Biodiversity and Classification Glossary and

Biodiversity and Classification Glossary and Clarification Points
Adaptive Radiation
The process over geological time whereby an organism becomes fitted to
its environment
Descent from a common ancestor, with divergence to occupy different
niches. Is able to happen with very little competition from other organisms.
Example is Darwin’s Finches
Structures with a similar function but a different evolutionary origin. Upon
closer inspection their structures often have clear differences. They have
arisen due to convergent evolution.
(An example includes the wings of birds and butterflies or the eyes of vertebrates and the eyes of
an octopus (there is a small difference in that the nerves taking impulses away from the eye lay in
front of the retina of vertebrates and behind the retina in octopi.)
A measure of the number of different species on the planet.
The process of placing living organisms into groups.
This should be done to reflect evolutionary relationships i.e. a phylogenetic
approach should be used.
Looking for evolutionary relationships between organisms on the basis of
structural similarities and differences. (A comparative anatomist will look for structures
that although they may serve a different function have a similar structural origin, homologous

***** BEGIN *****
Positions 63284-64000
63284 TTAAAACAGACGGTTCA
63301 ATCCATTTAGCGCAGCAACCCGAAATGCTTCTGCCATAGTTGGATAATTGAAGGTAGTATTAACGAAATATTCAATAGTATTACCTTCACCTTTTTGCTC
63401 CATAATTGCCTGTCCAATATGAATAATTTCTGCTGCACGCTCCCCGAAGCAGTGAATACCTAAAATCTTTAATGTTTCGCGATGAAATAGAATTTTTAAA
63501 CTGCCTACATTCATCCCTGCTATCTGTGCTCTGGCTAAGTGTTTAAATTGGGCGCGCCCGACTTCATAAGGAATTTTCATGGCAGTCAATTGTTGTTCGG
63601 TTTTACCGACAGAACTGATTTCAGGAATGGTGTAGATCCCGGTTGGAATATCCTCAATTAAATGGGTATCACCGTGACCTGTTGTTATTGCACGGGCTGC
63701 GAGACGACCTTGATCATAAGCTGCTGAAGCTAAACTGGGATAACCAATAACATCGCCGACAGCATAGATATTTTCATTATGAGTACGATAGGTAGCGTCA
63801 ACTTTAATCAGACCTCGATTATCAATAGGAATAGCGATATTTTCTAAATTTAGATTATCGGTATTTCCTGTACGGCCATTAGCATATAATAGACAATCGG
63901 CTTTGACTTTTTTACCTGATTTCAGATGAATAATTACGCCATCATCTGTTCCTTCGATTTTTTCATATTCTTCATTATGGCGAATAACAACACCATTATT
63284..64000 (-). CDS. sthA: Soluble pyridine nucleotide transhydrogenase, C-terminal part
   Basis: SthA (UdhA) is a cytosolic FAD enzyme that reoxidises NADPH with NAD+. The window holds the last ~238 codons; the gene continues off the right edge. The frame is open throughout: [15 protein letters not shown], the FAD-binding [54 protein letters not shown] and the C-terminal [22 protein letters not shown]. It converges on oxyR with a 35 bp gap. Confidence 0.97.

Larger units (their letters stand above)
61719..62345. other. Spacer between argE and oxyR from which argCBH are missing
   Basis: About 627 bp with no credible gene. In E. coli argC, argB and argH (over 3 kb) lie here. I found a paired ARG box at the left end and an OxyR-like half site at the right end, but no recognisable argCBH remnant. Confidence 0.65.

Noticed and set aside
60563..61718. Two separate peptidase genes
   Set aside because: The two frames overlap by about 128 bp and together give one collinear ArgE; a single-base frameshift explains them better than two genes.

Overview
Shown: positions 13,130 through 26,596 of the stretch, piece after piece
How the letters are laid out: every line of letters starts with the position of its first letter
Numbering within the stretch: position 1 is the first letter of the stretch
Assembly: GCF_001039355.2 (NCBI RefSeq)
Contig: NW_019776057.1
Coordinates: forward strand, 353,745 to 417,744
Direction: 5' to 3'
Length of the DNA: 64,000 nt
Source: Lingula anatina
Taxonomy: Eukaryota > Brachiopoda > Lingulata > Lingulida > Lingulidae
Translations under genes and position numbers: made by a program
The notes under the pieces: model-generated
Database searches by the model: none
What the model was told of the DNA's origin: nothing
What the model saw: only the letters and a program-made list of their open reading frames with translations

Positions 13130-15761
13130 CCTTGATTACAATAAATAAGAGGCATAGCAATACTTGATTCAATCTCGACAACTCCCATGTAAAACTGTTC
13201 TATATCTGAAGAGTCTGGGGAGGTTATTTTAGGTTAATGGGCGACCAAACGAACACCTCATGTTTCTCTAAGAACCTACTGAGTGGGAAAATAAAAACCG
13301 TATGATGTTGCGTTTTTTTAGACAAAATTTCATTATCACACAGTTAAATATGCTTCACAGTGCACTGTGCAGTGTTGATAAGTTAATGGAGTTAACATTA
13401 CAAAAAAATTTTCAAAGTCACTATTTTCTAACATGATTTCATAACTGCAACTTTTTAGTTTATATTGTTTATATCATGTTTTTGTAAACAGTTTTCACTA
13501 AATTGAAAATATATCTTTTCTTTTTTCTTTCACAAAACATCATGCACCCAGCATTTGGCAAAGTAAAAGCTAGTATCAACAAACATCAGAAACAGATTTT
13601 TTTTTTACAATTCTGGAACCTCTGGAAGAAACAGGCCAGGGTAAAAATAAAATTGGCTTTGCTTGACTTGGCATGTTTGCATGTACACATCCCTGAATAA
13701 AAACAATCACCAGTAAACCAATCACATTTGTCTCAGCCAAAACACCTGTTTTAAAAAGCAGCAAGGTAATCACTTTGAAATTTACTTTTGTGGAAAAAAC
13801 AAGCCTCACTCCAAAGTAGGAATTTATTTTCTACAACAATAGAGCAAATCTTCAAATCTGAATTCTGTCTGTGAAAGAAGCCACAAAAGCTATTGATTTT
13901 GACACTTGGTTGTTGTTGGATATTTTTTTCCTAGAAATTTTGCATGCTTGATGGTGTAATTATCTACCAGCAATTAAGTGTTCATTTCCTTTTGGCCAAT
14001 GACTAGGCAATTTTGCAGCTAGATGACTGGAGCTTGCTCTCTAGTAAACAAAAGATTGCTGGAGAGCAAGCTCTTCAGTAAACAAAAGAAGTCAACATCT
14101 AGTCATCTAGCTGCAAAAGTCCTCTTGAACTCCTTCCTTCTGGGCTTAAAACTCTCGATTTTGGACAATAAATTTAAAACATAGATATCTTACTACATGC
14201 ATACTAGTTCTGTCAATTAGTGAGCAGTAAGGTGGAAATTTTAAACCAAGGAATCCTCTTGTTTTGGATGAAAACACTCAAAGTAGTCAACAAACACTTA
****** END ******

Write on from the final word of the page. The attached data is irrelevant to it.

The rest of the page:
Divergent evolution
Fossil Record
Similarity between organs or organisms due to independent evolution
along similar lines, rather than due to common ancestry. The tendency of
unrelated organisms to acquire similar structures.
Variations in homologous structures are explained by divergent evolution.
A basic structure has a common ancestral form, which has been modified
to serve different functions.
Provides evidence to suggest how one group of organisms may have
evolved into another. (Strata from different periods of geological time are examined)
An ascending order of successively larger, more inclusive groups known
as taxon. (going from species all the way through to kingdom)
Structures or organisms that have similarity due to common ancestry.
E.g. the pentadactyl limb seen in mammals. They have a similar structure
but not necessarily a similar function.
The structure of an organism.
The classification of organisms based on their evolutionary history often
shown as a phylogenetic tree.
A group of organisms that share many characteristics in common that can
reproduce and produce fertile offspring.
The science behind naming and classifying an organism.
(It is thought to be dynamic, constantly changing due to advances in techniques which look for
homologous evidence such as DNA sequencing and protein sequencing etc.)
The following are phyla (plural for phylum):
Annelids, Arthropods and Chordates.
Subdivisions of arthropods (not classes necessarily so just learn as subdivisions) that you need to
know are insects, arachnids, crustaceans and myriapoda. They all share an exoskeleton; jointed
legs and fluid filled body cavity (coelom).
Chordates are divided into 5 classes Mammals, reptiles, amphibians, fish and birds.